Angelo Hulshout is an experienced independent software craftsman and a member of the Brainport High Tech Software Cluster. He has the ambition to bring the benefits of production agility to the market and set up a successful business around that.

25 October

Digitalization and AI are both tools in the hands of men. They’re tools that augment the human brain and make it possible to do things we’ve never done before, argues Angelo Hulshout.

Over the past years, I’ve worked on and written about a lot of things that can be put under the umbrella of digitalization, ie applying digital technologies (computers and software) to create new opportunities in different areas. These areas can be process improvements, analysis possibilities or even completely new functionalities (business opportunities if you like). According to some, this is putting our jobs and even lives in danger. I don’t believe that’s true.

Part of my work is bringing digital technologies to places where they haven’t been used so much, or sometimes not even at all, and showing what they have to offer. Often, the discussion starts with data because, for some reason, that’s the first thing a lot of people think about when we talk about digitalization. That doesn’t come as a surprise as I myself keep telling people that data is important, data is everywhere and when we can convert data into information, it may help us do better things and get better ourselves.

More concretely, if we can use software and computers to gather and structure data from whatever system or process we’re working on, we can turn that data into information. And information is what helps us discover flaws and opportunities that would otherwise remain unnoticed. This applies, for example, to gathering data about a product process and analyzing it to find improvements, but also to developing robots that collect information about their environment so that they can work autonomously in dangerous places or do work that’s too hard for humans.

Both are forms of digitalization. Both help us make our jobs easier. Some people may also get other jobs instead of losing them – as we saw in earlier stages of the industrial evolution.


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AI hype

For some time, there’s also been much ado about artificial intelligence. The release of ChatGPT, Dall-E and other tools suddenly set the whole world ablaze with ideas, as well as worries, about the power of AI. AI was going to make things possible that weren’t possible before. Engineering prompts for Large Language Models (LLMs) like ChatGPT would become more lucrative than writing software. Writers and programmers would become redundant and finally, we would get self-driving cars.

A large part of this turns out to be hype. ChatGPT and its friends can reproduce information based on data that was there already. They can also combine data (or information) in novel ways. So far, however, none of the things that the hype was about have really panned out.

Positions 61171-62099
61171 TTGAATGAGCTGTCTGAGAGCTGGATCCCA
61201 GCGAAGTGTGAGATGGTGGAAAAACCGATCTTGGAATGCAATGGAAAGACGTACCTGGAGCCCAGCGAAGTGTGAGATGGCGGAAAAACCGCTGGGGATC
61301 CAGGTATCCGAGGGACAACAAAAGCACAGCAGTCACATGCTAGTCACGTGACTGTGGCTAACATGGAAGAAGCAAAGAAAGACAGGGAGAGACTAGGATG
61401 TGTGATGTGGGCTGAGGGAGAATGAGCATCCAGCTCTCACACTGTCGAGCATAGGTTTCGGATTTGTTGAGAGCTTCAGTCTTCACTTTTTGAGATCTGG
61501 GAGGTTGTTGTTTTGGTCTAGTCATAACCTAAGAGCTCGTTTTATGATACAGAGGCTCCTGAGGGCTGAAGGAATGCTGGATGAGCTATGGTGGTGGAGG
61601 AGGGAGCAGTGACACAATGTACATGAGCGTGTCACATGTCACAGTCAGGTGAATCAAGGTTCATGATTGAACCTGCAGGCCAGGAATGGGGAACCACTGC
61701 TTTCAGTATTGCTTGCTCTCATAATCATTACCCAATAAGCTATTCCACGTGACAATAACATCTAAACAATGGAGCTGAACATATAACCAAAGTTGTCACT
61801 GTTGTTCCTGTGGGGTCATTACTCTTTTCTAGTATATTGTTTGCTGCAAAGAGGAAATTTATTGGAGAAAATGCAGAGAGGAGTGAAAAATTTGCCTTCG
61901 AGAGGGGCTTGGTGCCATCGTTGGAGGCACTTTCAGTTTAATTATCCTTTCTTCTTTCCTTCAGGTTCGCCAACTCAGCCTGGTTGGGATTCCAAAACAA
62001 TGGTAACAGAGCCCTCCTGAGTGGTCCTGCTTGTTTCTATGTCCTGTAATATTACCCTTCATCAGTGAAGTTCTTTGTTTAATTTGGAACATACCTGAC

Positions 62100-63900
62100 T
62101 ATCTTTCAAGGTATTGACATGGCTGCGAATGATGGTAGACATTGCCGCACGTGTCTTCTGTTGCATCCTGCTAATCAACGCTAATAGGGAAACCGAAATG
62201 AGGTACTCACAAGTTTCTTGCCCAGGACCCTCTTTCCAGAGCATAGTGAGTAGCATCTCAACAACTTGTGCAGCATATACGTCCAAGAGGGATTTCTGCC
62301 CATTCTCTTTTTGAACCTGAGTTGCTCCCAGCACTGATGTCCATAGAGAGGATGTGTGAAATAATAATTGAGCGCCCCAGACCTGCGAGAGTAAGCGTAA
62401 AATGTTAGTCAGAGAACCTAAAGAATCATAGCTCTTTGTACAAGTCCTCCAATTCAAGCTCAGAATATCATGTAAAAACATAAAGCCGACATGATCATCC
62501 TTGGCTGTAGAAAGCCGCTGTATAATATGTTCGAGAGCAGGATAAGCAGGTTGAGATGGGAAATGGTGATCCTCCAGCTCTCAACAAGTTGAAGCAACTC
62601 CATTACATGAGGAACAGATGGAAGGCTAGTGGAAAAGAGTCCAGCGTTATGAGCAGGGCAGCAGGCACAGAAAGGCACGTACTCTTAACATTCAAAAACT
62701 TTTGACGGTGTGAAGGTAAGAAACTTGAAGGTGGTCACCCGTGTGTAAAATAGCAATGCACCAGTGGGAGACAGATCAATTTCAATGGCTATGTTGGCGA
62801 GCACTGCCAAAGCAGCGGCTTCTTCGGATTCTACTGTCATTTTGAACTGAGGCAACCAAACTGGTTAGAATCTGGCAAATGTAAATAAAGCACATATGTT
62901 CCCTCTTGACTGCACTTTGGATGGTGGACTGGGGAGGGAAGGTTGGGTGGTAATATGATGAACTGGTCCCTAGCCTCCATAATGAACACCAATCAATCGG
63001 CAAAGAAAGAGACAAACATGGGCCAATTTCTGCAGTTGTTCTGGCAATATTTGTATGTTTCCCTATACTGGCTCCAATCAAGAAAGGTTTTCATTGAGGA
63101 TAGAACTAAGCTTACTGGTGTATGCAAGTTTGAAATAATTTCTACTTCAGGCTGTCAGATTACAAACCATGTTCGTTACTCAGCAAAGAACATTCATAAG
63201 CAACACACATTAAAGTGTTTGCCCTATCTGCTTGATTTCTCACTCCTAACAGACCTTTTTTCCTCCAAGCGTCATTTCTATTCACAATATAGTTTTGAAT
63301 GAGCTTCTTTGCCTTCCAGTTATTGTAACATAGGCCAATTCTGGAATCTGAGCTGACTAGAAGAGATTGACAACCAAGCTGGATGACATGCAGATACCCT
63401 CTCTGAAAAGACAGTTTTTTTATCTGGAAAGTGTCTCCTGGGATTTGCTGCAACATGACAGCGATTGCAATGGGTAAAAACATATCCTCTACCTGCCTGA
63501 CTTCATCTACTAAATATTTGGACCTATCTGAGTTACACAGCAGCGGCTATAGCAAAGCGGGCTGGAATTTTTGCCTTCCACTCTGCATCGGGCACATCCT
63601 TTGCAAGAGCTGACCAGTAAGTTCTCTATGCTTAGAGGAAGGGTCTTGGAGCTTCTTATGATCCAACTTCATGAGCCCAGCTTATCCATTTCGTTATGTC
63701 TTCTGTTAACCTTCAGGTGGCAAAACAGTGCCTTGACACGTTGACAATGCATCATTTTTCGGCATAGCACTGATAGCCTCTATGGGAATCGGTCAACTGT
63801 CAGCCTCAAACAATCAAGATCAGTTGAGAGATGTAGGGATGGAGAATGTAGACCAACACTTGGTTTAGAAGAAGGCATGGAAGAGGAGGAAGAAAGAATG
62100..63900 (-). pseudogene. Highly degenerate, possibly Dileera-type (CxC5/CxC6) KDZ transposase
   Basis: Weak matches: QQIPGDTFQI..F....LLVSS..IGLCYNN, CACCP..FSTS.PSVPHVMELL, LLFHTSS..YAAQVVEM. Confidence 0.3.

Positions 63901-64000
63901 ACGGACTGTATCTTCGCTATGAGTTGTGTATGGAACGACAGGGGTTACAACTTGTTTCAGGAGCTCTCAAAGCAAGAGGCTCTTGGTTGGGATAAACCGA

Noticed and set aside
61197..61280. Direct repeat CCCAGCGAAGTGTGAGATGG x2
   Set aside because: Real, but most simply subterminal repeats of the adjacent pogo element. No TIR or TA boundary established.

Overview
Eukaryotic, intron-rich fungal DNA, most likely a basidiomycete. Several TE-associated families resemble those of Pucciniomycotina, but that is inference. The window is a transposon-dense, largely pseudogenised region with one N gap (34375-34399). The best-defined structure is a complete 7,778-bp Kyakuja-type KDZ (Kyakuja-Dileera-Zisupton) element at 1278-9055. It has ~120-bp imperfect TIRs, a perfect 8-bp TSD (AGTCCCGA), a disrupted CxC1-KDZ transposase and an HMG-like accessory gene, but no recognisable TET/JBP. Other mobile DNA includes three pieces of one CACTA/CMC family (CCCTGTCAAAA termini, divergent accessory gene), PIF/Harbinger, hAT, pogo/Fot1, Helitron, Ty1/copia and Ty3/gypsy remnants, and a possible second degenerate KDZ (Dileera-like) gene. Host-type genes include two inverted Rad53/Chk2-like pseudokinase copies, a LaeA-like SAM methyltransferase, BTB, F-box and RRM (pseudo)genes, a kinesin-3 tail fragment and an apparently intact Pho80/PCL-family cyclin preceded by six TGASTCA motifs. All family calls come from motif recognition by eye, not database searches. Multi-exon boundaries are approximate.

Instead, it seems that AI is merely another tool in the digitalization toolbox. A very powerful one, certainly, and one that has the potential to become the overarching tool, but still just a tool. And what we know about tools is that they’re useless in the hands of those who don’t know how to use them. A fool with a tool… The same applies to data and information. If you don’t know how to convert data into information and if you don’t know how to act upon information, they become useless tools.

Human control

In that sense, digitalization and AI have more in common. Digitalization is a means for us humans to get more grip on what we do – in manufacturing, logistics, agriculture and so on. It augments the possibilities of our human brain – and in the case of robots, also our human body. The same applies to AI. It augments the human brain, which is why I prefer to talk about “augmented intelligence.”

I’m not afraid AI will take over the world because, as I wrote some months ago current AI systems aren’t context aware. The context awareness comes from humans, who either provide the context to the AI systems or put the output of these systems into context. This is no different from what happens when we collect data and analyze it to turn it into information. The human brain defines scope and context and uses that for controlling digital systems and gathering relevant information from them, either directly (process analysis) or indirectly (programming robots to operate autonomously).

In essence, digitalization and AI are both tools in the hands of men. They’re tools that augment the human brain and make it possible to do things we’ve never done before. If we behave well, that can lead to a world of good. If we don’t, let’s be honest enough to blame the human brain, and not the tools we augmented it with.

Edited by Nieke Roos